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Freeze Drying Process of Vacuum Lyophilization Equipment

                       
Update:31-10-2019
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The freeze drying process consists of three steps Pre-f […]

The freeze drying process consists of three steps

Pre-freezing, preparing samples for the next ascent process.

Primary drying, during which the ice rises without melting.

Secondary drying, during which the residual moisture of the bond and the solid matter is removed, leaving a dry sample, which is very important for preserving the stability of the sample.

In shell pre-freezing, the sample in the lyophilized bottle is immersed in a low temperature heat transfer liquid, and the liquid sample is frozen along the inner wall of the lyophilized bottle to achieve a larger surface area. This thin layer of frozen layer allows water molecules to pass through more easily. Once the sample is frozen, it can be connected to the Lyophilization Equipment system.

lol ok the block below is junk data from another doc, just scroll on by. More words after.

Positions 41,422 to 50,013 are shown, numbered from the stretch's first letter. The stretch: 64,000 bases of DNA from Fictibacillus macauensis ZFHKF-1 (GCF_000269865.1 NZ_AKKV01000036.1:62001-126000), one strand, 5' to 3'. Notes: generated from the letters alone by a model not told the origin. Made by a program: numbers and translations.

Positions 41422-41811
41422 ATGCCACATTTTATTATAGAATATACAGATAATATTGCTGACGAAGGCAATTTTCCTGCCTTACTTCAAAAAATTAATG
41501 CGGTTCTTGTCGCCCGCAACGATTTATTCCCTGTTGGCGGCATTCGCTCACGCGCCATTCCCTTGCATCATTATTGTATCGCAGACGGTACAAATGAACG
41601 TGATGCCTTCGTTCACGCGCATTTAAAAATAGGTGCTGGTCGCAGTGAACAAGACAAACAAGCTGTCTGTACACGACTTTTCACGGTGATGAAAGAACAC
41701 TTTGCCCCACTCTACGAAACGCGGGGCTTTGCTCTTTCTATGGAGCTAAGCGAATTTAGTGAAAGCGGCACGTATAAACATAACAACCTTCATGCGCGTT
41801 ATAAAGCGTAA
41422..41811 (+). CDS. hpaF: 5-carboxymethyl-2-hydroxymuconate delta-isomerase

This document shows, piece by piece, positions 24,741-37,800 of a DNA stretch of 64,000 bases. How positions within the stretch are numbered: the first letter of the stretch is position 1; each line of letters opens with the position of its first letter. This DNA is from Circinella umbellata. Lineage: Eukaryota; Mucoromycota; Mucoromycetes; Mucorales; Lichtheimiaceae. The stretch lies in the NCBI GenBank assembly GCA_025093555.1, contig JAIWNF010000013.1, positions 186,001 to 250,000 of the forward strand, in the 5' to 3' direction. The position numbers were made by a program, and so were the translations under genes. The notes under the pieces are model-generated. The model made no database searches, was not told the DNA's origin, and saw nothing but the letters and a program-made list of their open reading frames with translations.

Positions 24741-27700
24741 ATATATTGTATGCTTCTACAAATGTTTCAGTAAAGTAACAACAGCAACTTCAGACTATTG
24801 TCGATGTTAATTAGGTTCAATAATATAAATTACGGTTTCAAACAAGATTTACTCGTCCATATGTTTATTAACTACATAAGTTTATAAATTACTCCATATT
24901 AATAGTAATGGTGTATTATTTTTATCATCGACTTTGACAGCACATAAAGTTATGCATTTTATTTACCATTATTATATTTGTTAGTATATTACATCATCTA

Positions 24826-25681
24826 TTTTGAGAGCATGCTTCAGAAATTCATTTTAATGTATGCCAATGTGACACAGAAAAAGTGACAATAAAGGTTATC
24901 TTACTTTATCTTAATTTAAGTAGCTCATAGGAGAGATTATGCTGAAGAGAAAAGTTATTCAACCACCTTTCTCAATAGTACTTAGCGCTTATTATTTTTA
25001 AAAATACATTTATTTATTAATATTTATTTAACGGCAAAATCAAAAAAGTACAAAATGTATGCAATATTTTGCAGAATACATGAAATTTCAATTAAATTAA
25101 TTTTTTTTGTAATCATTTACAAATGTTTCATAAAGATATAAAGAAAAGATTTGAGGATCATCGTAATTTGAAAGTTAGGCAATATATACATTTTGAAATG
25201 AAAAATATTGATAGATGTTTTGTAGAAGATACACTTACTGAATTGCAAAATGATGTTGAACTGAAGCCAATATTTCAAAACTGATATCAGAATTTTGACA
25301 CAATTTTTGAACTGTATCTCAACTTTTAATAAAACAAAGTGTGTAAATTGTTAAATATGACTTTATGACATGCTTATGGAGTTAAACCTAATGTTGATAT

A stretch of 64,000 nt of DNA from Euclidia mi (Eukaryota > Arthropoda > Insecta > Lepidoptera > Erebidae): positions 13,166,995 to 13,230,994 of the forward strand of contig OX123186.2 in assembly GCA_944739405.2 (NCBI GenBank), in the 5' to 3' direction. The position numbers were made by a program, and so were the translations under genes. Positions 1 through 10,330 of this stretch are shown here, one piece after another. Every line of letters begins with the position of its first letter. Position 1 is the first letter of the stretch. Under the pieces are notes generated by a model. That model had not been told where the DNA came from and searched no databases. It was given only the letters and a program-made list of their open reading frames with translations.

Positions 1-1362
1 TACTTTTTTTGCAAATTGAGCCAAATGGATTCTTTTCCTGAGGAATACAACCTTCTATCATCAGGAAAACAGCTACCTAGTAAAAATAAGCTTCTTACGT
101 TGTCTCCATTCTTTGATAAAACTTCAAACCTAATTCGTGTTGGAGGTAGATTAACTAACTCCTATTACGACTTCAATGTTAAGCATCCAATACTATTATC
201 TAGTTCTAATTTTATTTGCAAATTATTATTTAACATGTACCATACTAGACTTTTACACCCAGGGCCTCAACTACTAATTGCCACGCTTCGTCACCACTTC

Primary and secondary drying occurs when the vial is attached to the Lyophilization Equipment system and the sample is immediately exposed to a vacuum condition to overcome airflow resistance. At the same time, heat is used for energy. The heat source for providing heat to other glass containers for lyophilization bottles in a dry box or manifolds is a room temperature air bath. In the case of automatic glanding, the heating layer is supplied. Conditions such as vacuum and heat help the water vapor ascending from the ice to more easily flow away from the sample and the surface of the lyophilized material.

Several factors in the freeze drying process

The efficiency of the rise of frozen samples depends on several factors. The difference between the most important frozen product and the collector. The most effective freeze-drying occurs when the sample is at the highest temperature it can withstand while still maintaining a frozen state, while the collector temperature and system vacuum are maintained at the lowest values that can be achieved. The change in drying time depends on the eutectic temperature of the lyophilized material. For most biomaterials, this temperature is below 0 °C, and some even below -40 °C. High air pressure differences and temperature differences will result in effective drying.